Long time, no hear, eh? I have an excuse. Worst week ever. At least one person was sick in my household for eight straight days. This culminated with my wife and I both being sick at the same time for a couple of days... and I don't mean with colds either. I'm not going to mince words. I was scared. I don't ever recall a time when we have both been out of commission like that. We have two children. For the first time, I realized how important it is for all families to have a strong support network. We just don't have that. I was a middle-aged man that wanted his mommy, but she was 2.000 miles away. It might be time to let some people into our little bubble.
So, how was your week?
Just before last week's dark cloud, I had a couple of rewarding excursions to favorite record shops. When I was in the stacks, I picked up four new releases from the folks at Firestation Records. They mine the golden age of indie pop as well as any label out there. When I see their logo on a record, I'll take the risk and buy it without ever listening to a note, and that's exactly what I did with "A Lovely Scar," a nice bit of jangle from Hipflasks. Highly recommended.
The first of my two big finds, however, was the 12" of "Wonderful Lie" from the Hardy Boys. It's one of those coveted pieces of plastic that has been impossible to find since it was released in 1989. Through the years, the single has gone for crazy amounts of money on online auction sites. A copy I had my eye on sold for more than $200 a few years back. Firestation has done a wonderful job with this reissue. It's a spitting image of the original 1989 release, right down to the Stella Five logo in the corner, a label that came and went in the blink of an eye.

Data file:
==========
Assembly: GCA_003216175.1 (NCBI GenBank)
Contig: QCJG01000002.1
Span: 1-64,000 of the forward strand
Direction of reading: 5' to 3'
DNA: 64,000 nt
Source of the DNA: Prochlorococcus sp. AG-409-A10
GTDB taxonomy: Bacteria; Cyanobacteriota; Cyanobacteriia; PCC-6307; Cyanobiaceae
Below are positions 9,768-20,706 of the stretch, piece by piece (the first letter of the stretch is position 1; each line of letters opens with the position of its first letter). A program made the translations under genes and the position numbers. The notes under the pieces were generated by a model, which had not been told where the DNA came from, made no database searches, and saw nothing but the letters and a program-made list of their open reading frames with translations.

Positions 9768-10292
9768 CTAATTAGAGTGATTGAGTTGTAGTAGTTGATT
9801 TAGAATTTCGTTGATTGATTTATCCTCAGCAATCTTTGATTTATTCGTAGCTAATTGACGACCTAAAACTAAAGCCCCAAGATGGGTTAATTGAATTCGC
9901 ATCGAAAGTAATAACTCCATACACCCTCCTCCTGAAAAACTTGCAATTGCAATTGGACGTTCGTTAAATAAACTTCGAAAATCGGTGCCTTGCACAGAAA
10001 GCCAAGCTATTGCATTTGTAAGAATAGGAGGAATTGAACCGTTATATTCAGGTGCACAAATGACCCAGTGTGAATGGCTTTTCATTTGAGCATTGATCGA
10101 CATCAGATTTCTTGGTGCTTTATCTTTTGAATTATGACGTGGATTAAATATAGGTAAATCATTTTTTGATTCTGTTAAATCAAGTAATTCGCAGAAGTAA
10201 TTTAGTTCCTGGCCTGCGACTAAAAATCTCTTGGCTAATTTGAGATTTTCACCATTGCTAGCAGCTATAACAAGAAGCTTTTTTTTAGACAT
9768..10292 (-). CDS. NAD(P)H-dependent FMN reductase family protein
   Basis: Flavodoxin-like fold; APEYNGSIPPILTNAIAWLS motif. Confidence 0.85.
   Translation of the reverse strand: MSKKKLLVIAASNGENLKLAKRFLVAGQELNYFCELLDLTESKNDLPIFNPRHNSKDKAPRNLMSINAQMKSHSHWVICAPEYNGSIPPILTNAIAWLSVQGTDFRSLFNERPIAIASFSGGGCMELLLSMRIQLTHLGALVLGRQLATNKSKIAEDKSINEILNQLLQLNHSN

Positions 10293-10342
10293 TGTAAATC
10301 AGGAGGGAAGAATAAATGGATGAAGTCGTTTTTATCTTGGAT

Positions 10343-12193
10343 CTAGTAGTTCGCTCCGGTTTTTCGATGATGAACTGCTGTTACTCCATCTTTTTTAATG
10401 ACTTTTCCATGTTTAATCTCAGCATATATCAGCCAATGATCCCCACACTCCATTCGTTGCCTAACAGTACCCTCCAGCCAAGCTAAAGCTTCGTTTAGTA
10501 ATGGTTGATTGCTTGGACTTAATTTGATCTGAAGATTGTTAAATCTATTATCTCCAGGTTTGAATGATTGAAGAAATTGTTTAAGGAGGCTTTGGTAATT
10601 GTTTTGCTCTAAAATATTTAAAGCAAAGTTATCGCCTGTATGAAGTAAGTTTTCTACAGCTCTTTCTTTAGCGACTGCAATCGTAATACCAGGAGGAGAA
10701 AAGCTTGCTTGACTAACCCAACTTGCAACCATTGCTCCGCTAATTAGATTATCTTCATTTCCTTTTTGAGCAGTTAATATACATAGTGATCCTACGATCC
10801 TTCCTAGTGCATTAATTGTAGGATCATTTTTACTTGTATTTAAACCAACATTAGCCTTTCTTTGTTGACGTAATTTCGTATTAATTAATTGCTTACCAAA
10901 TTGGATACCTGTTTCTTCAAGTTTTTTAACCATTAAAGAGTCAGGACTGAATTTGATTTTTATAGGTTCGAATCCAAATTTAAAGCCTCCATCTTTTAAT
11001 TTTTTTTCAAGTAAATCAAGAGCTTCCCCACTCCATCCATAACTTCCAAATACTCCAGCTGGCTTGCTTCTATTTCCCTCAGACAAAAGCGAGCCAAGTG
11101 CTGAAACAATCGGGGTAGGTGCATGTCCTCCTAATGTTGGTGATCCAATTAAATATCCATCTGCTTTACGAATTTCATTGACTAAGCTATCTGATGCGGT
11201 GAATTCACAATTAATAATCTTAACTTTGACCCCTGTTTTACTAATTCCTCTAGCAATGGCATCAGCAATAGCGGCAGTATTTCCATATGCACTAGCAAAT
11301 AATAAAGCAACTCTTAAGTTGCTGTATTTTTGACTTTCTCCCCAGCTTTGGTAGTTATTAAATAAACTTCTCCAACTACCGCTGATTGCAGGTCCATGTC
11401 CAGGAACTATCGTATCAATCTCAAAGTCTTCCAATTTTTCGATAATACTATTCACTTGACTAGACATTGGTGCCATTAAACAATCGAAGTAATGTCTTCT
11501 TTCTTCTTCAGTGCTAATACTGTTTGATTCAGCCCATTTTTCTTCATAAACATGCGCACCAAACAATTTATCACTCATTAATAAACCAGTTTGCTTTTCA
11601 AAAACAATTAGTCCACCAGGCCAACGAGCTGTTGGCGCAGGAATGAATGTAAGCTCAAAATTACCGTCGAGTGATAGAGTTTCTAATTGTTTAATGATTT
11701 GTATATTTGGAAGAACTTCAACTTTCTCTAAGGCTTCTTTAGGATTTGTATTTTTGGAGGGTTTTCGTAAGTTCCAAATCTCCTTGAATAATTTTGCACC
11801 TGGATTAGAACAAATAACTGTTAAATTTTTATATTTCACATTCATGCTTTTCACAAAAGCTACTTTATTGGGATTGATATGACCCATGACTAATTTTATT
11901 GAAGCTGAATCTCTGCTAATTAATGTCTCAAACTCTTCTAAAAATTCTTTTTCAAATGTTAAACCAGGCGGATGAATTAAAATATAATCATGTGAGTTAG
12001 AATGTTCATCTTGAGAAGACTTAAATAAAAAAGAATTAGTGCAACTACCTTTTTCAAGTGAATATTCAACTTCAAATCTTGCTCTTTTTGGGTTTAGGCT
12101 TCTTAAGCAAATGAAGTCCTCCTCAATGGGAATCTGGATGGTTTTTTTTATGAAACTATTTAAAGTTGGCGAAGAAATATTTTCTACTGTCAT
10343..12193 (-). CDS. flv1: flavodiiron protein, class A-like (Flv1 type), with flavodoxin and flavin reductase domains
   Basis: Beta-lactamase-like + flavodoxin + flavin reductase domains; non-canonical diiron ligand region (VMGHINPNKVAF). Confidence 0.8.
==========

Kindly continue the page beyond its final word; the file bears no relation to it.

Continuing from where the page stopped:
If you don't know the Hardy Boys, here are a few facts. They formed in Greenock, a town in the west central Lowlands of Scotland, in the middle '80s. The name refers to writer Thomas Hardy. There were lots of lineup changes early on, and I don't think there were any singles until they recorded "Wonderful Lie" in Edinburgh. Several years ago the band put out a compilation called "Play Songs from the Lenin and McCarthy Songbook" that is a good get but, of course, another tough find. What you'll hear there is that they had more going for them than "Wonderful Lie." In fact, "Let the World Smother You" is arguably the one that should have brought fortune and fame. Their sound changed a bit when they added Kate Baker on violin in the early part of 1990. It was all for not, as the Hardy Boys ended up disbanding by the end of that year. Some of the lads regrouped not long after and with a different style as Flame Up, but they flamed out without so much as a flicker.